Mobile payment systems provide rural farmers, with 1) more secure ways to purchase input products and services—suppliers also enjoy more reliable and traceable avenues for receiving payments, 2) fast and secure ways to transfer wages and subsidies, allowing the recipient to receive their money without middlemen making deductions, and 3) a way to receive remittance from India’s 100 million internal migrant workers who have migrated from rural farms to urban settings for better paying jobs.
Micro Insurance Challenges Within Ag
While 25 million farmers account for over 60% of global weather-based micro-insurance loans, many potential carriers and policyholders are not utilizing micro-insurance because it can be challenging to sell, administer, and support. Mobile technology and IT services are making it easier to support and bundle micro-insurance programs aimed at farmers.
Micro Insurance Challenges
Micro-insurance can be hard to sell and support. One Dartmouth article focused on the willingness to pay for crop insurance captured this well: “It’s hard to communicate and educate farmers as to the amount of risk and potential benefit of [insurance] products offered. Even when this is done, there is a high threshold for willingness to pay.” Insurance policies are offered based upon multiple variables, including education, family-size, and business opportunities. The willingness to acquire insurance is influenced by factors such as household wealth, risk attitudes, and product literacy, and the amount a household is willing to pay is driven by a careful assessment of other risk-reducing avenues available to a household. Oftentimes, however, lack of information about the benefits of insurance products drives farmers’ skepticism when considering whether to purchase policies to cover their crop yields.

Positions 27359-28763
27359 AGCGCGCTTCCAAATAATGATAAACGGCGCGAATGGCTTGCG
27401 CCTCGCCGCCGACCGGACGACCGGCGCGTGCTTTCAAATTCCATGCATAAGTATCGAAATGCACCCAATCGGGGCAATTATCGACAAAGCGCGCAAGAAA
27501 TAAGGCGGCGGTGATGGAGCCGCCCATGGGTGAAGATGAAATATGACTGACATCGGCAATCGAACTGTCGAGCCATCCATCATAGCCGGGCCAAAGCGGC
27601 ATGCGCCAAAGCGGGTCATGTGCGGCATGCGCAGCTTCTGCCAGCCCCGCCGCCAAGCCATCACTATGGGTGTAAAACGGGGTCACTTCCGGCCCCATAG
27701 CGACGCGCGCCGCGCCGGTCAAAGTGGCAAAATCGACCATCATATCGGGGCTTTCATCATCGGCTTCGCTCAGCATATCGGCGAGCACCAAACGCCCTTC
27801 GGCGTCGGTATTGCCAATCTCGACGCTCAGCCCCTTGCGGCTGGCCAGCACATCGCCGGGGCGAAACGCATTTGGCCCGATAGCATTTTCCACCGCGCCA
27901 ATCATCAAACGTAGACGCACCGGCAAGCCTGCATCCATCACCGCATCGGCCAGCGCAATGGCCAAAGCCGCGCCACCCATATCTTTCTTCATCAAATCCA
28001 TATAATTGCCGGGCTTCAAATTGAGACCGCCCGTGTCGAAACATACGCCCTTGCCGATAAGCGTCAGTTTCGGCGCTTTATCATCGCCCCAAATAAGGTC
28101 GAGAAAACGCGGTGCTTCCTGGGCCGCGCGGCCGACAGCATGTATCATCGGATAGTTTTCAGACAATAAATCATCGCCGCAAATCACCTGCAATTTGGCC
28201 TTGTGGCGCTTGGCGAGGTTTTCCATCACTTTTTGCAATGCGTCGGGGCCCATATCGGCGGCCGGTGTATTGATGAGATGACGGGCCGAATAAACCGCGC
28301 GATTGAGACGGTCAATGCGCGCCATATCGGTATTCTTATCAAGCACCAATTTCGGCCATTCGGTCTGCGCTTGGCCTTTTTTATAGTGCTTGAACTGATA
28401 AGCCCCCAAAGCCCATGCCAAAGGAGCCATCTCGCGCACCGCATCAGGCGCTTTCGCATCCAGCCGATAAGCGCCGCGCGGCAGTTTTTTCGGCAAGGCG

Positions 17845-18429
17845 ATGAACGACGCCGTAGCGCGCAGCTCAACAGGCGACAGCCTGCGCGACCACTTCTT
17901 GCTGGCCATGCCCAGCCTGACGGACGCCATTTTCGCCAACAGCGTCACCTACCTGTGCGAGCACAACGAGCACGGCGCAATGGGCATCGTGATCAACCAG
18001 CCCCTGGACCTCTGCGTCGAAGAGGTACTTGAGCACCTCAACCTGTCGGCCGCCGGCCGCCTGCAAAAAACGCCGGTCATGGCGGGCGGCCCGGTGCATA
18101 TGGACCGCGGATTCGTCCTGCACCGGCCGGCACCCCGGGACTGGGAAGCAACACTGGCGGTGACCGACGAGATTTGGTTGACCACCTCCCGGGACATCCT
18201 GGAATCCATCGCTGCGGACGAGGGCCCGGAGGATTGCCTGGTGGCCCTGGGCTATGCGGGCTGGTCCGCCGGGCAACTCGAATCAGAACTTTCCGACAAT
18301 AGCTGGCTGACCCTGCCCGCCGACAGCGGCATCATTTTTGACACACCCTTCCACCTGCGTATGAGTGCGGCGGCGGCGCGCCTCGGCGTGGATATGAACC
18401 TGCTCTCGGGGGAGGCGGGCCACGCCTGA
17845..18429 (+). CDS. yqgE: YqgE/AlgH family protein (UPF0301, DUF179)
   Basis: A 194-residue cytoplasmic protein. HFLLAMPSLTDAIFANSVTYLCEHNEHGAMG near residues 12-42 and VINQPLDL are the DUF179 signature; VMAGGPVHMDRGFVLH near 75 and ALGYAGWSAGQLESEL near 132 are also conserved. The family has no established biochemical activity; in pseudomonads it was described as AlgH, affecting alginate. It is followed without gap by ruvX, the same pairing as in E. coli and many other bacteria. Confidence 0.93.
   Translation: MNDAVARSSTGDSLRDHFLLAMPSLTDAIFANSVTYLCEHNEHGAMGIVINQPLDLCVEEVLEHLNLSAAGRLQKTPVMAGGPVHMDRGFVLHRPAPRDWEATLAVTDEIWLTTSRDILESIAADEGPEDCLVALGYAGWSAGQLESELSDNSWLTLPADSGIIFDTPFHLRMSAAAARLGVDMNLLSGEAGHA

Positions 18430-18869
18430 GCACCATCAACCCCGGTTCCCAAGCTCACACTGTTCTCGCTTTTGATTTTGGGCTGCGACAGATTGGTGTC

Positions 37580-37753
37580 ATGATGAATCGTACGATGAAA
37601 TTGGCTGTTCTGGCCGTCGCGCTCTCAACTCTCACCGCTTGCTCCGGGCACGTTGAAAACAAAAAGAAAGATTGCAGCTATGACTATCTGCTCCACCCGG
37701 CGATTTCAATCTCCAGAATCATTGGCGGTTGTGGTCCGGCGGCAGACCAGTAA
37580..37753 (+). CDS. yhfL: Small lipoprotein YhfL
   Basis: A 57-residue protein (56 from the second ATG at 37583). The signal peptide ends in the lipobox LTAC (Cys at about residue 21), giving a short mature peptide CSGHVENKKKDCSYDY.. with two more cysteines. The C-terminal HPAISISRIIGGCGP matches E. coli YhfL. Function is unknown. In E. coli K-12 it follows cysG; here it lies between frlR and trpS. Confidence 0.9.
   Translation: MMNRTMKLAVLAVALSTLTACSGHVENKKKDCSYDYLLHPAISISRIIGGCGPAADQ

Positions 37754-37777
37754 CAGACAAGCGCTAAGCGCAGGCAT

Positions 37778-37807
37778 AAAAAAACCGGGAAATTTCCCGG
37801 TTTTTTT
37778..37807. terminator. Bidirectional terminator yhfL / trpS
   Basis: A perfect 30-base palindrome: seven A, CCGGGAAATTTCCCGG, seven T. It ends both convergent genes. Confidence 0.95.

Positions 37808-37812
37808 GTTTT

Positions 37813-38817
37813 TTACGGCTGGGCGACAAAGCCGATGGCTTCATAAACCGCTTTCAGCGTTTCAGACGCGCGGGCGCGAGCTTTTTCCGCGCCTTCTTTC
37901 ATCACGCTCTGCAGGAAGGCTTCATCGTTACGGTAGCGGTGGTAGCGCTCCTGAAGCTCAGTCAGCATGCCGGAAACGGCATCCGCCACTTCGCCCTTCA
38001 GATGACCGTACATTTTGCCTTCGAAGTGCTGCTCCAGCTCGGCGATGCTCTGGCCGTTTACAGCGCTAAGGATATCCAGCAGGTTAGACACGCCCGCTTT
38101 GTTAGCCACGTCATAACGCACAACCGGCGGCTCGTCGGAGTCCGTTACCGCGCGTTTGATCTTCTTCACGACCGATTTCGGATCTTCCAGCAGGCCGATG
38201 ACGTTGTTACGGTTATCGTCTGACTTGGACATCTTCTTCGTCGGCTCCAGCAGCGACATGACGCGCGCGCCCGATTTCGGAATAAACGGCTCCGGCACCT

The micro-insurance industry suffers from a number of other challenges, including the high cost of selling, difficulty in finding effective distribution channels, companies finding rural social obligations unviable, and the like. Moreover, selling insurance policies and validating claims can require a significant amount of time and money. Finally, while government intervention has helped initiate some aspects of micro-insurance, insurers have not readily embraced micro-insurance yet.
Micro Insurance Opportunities Within Ag
Insurance is based on volume and scale. Technology is making it easier to distribute and support insurance to large numbers of farmers, which is leading to lower provision costs. As the costs decline and support increases, more farmers are gaining access and taking advantage of micro-insurance programs.
Technology Enabled Livestock Micro-Insurance
While micro insurance has historically been difficult to sell, the provision of mobile support services within agriculture will continue to help make services and benefits easier to understand and more affordable for farmers on the lower end of the economic pyramid.